USC Upstate Welcomes New Director of Student Support Services

August 13, 2012 at 11:56 am

reprinted from

GREENVILLE, SC – August 6, 2012 – “You are your only stop sign, you control your destiny and you can create your future,” Selena Blair, student support services director at USC Upstate, told a group of Upward Bound students and their parents in her remarks at Tri-County Technical College’s 32nd annual Upward Bound Awards Banquet.

Ms. Blair was the keynote speaker at the annual awards banquet where high school students were recognized for their academic achievements.

Upward Bound is designed to help high school students to bridge the gap between secondary school and college and to provide them with financial and academic resources to prepare for postsecondary education.  The Upward Bound project, sponsored by Tri-County, serves 9th, 10th, 11th and 12th graders from Anderson, Oconee and Pickens counties and provides high school students with services year-round through its academic and summer bridge components.

For more than 30 years, Tri-County has provided the services of two federally funded TRiO programs – Upward Bound and Educational Talent Search. Tri-County’s TRiO programs are funded under Title IV of the Higher Education Act of 1965 and are designed to help students to overcome class, social and cultural barriers to higher education. They provide information, counseling, academic instruction, tutoring, and assistance in applying for college financial aid.

Ms. Blair talked openly and honestly about her life journey and how the TRiO programs were her salvation.

“I would not be who I am today without the TRiO programs,” she said.  A Talent Search participant through her senior year in high school, she said the program, which provides academic support and cultural exposure to students who need assistance in understanding their educational opportunities and options, “gave me hope, a life, dreams, confidence.  It saved me.  When others said I couldn’t, TRiO counselors said you will,” she said.

“It doesn’t matter where you live, who your parents are, or how much money they make, the contents of your mind will determine how far you go in life.  You and you alone,” she added.

As a multi-racial child raised by her Caucasian mother, Blair says she learned early how to deal with adversity. She proudly states that she was the only person to graduate from high school on both sides of her family.

“I know your struggles. Everything you need to be successful is locked up inside of you.  Your tomorrow is bright.  See yourself in a cap and gown, a business suit, with degrees hanging on the wall.”

As a low-income, first-generation college student, she was bound and determined not to end up working at a local restaurant as her mother suggested.  She tried various minimum-wage jobs but they weren’t for her.  Although a bright student, she scored 1200-plus on the SAT her senior year of high school. she decided to enlist in the Marines — not college.  At age 17, she went for her physical and discovered she was pregnant.  Instead of telling her mother, she confided in her Talent Search counselor who informed her that although she was pregnant, she was going to college.  With Beverly Campbell’s help and encouragement, she applied to S.C. State University and was admitted with a full scholarship.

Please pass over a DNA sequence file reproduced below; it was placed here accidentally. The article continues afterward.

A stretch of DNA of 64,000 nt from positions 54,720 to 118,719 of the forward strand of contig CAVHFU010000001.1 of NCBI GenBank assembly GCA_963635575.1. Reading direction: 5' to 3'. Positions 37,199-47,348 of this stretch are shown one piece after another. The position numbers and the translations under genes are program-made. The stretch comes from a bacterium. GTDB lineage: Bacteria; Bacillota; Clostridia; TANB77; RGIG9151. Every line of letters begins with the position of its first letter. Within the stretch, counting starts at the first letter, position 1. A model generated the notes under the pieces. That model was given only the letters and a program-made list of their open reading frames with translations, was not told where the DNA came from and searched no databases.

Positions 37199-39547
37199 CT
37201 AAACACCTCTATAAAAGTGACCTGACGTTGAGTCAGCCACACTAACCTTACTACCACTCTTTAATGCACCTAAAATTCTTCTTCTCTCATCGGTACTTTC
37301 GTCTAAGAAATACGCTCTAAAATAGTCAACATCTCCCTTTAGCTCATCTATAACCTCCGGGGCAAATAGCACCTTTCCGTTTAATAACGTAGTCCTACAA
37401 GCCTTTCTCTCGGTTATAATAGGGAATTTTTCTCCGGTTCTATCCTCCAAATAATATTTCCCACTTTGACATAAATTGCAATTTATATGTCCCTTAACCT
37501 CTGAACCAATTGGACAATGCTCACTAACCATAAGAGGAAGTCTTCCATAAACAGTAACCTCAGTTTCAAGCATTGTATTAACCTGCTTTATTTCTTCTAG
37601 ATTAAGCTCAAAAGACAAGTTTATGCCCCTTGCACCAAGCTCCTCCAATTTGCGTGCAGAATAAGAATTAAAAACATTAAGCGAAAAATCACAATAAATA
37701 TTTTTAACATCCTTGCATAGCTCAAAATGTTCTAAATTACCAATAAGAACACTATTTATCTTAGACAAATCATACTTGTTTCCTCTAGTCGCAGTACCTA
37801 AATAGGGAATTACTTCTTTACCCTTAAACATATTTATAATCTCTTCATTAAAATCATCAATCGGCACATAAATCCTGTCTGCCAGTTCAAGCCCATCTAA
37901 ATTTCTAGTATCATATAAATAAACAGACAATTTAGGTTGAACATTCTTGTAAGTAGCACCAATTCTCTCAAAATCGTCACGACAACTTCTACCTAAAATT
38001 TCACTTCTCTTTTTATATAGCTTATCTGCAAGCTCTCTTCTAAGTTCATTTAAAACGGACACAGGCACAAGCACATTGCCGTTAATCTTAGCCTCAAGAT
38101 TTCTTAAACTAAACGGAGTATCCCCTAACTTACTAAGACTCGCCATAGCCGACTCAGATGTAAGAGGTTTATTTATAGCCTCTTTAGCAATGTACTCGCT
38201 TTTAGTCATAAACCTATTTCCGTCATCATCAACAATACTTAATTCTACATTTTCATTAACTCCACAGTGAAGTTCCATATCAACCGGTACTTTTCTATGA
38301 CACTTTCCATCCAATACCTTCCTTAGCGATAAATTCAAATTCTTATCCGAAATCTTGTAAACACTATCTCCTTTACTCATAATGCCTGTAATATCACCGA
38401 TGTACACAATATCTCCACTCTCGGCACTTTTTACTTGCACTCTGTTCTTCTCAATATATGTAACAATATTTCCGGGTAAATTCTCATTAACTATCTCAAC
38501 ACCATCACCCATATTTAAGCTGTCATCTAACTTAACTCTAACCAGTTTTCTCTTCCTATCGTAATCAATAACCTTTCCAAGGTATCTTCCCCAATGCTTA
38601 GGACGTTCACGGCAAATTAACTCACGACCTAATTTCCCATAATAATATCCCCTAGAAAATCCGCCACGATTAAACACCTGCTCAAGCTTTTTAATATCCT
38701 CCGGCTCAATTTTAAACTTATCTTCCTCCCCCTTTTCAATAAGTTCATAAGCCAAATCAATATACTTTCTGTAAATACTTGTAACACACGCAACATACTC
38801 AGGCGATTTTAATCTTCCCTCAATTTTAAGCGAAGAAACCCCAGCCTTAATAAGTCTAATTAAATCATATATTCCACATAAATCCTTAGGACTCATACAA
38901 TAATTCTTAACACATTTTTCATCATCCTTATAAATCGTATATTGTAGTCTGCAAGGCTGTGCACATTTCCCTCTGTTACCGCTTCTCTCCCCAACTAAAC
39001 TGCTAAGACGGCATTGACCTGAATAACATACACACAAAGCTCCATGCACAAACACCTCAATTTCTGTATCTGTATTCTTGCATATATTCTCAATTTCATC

“Miss Campbell won that battle and took me to enroll in school that summer where I finished with a 4.0.  She didn’t give up on me.  That’s what the TRiO programs are all about. They see something in you and they want better for you.”

With two children in tow, seven years later, she received her bachelor’s degree from Limestone.  “It was the greatest moment getting my degree with two children cheering me on,” she said.

Failure is not an option became her mantra. “Use your college resources. I broke the curse because of TRiO,” she said.

She began working for TRiO as a secretary and later as a counselor.  Later she worked as a financial aid officer and then assistant director of financial aid at Greenville Technical College.  Until just recently, she was director of Student Support Services in the TRiO office at Greenville Tech.

“Talent Search told me I could do it and you can do it, too.  It won’t be easy but with hard work and determination, anything is possible.  TRiO made me who I am.

At Tri-County’s banquet, students received plaques for outstanding achievement and most improvement in assessment, economics and government, English, math, science and Spanish.